My Greatest Love

It’s Valentine’s Day.  A day we are supposed to celebrate our love.  I imagine it can be a painful day for those who do not have a “special” someone to celebrate with.  After my first husband died, I dreaded that day.

But although I have been single, then widowed and spent Valentine’s Day without a boyfriend or husband, I have always had a great love to celebrate.

I met Him when I was six years old.

 

My earliest memories were hearing my parents talk about Him.  Finally, at six I realized I wanted Him to be my special love.

So I asked Jesus to come into my heart/my life and I would love Him too.

I asked – He said yes.

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Being baptized after making a public commitment to follow Jesus

We have been sharing our love ever since then.

 

 

I could share so many stories of how my love has been there for me over these 65 years since I accepted His offer of friendship and love, but one of my blogs from 2014 tells it the best.

Hope you will take time to read it and see why I celebrate this love, not only on Valentine’s day but every day of the year.

Coincidence or An Act of God?

Made for Community

Reading the story of creation recently I was struck once again by the one thing that God said was not good.  Each day He created something and then said it was good.  Until the sixth day when he created man.  He stood back, looked at the highlight of all His creation and noted that there was something not good about it.

Man was all alone.  God said:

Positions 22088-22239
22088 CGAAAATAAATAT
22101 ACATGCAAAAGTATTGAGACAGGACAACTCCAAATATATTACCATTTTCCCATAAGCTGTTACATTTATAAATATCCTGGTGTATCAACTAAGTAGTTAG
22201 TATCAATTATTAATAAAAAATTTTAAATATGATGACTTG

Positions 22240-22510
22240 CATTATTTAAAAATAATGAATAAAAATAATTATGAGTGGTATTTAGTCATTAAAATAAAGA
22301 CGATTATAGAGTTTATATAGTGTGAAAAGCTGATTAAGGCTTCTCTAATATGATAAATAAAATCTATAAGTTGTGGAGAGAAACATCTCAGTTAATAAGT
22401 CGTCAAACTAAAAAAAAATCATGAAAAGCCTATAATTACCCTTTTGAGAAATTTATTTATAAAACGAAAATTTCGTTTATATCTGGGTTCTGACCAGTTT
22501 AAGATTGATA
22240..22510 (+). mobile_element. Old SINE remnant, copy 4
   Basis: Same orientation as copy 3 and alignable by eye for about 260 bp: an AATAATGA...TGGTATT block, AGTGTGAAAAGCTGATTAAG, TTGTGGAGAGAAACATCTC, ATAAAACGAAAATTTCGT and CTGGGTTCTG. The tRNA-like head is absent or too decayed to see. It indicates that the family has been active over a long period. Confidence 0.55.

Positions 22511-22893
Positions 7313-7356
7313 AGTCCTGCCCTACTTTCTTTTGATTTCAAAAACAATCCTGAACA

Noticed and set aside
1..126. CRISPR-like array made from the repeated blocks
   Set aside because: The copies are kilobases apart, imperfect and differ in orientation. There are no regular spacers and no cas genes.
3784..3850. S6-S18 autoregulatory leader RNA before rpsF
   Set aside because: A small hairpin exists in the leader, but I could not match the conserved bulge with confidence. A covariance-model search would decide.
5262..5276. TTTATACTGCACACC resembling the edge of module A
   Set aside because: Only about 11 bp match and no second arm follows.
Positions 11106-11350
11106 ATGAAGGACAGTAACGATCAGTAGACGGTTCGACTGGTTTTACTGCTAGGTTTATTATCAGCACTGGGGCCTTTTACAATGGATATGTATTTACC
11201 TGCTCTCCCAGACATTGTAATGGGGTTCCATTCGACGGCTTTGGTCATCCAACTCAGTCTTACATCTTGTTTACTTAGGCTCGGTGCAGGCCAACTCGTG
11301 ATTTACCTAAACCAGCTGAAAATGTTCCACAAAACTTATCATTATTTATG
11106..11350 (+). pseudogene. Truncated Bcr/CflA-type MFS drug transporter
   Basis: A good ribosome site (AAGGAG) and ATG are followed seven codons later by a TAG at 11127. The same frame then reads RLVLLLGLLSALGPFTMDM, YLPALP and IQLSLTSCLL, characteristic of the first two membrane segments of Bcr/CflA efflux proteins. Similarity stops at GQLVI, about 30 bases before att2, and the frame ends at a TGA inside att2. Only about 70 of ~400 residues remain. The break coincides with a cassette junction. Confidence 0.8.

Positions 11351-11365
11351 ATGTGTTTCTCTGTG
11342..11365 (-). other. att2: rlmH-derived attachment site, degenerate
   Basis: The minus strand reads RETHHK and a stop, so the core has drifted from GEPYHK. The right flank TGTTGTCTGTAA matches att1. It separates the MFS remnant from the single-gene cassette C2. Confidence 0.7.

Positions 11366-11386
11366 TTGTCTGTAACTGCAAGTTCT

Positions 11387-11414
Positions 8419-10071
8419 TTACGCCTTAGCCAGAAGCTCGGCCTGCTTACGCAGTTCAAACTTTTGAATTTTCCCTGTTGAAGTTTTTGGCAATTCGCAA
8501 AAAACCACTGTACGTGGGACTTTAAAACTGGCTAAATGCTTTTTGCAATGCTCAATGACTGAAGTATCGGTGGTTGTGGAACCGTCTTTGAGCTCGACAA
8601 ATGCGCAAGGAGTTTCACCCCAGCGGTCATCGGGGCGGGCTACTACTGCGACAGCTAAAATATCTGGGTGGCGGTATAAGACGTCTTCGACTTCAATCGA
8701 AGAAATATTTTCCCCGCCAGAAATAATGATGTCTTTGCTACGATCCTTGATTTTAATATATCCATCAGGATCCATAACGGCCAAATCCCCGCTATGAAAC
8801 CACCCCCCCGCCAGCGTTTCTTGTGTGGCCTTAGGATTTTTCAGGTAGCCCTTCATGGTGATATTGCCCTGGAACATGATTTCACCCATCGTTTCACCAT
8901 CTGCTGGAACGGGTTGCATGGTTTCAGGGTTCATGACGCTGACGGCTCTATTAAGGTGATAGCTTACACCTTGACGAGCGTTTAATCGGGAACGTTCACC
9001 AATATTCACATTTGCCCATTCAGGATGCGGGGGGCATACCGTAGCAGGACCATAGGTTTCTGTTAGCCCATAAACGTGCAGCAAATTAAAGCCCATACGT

“It isn’t good for the man to live alone. I need to make a suitable partner for him.”

That verse has been used many times to teach that marriage is designed of God and that a person is somehow incomplete without a spouse.

While I agree God was clearly establishing the marriage relationship, I think it was about much more than that.

God was establishing our need for community – for others.  Not just a spouse but the many other relationships that would grow from this unit of man and woman.

  • children
  • aunts/uncles
  • cousins
  • neighbors

In other words, community.

We were designed to need others.

Sometimes living in community can hurt.  We have all had family, friends, co-workers who have hurt us.  After being hurt our natural tendency is to withdraw, to decide to not trust others again.  But when we do that we are living in opposition to the design God has for us.

One trait most Americans highly value is our independence.  Being self-sufficient often is preferred beyond other abilities.  We feel “I don’t need you” or even “I don’t need anybody.”

But is that really true?

God said it was not good that man should be alone.  Again, I think He was talking about more than a marriage.  If that is all it was, then what were His plans for those who do not marry.  Would it then be good that they were alone?

Jesus spoke about building the church.  Almost all of the New Testament is addressed either to a church group or a leader of a church.  It is not a book written for independent relationships.

The writer to Hebrews said:

“…let us consider how to stimulate one another to love and good deeds, not forsaking our own assembling together as is the habit of some, but encouraging one another….